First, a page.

None of the agencies involved in crafting and announcing the China ban — the National Security Council, the State Department, the CDC and the Department of Health and Human Services — would comment publicly to the AP about why Hong Kong and Macau were exempted. In a brief statement, the State Department said it would not “comment on internal policy decisions,” and deferred to the White House.
The White House did not respond to repeated requests for an explanation.
Officials familiar with the internal discussions that took place in late January before the China ban was announced cited concerns that a ban that was too broad might jeopardize trade talks and harm the travel industry. One official said the intent was to craft a ban that was “surgical” and would limit disruption.
A second administration official noted that the decision to impose a travel ban came after hundreds of thousands of travelers had entered the U.S. from China in January. That same month, more than 12,700 people entered the U.S. from the two Chinese territories, Commerce records show.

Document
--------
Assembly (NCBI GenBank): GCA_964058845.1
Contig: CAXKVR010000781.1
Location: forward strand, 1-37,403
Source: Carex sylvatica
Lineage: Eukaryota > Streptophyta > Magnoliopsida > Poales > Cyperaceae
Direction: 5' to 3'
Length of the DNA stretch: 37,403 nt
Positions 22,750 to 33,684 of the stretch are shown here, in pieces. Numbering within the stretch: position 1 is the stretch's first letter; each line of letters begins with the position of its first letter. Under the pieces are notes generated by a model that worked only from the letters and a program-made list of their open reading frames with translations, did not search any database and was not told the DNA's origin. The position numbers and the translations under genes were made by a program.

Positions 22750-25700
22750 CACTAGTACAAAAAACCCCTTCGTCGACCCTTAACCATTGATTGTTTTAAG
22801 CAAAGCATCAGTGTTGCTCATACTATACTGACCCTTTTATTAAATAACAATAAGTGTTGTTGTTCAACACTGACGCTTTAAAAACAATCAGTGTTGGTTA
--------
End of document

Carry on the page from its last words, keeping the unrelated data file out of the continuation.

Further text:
The officials were not authorized to discuss the matter publicly and spoke on condition of anonymity.
Hong Kong and Macau have long been given preferential economic and trade treatment from the U.S. because of their financial importance and their status as independent enclaves within China’s orbit.
A 2019 State Department report on Hong Kong said more than 1,300 U.S. firms operated there, including nearly every major U.S. financial company, “with hundreds of billions of dollars in assets under management.” Macau is a world-renowned island of casinos, some owned by U.S.-based companies.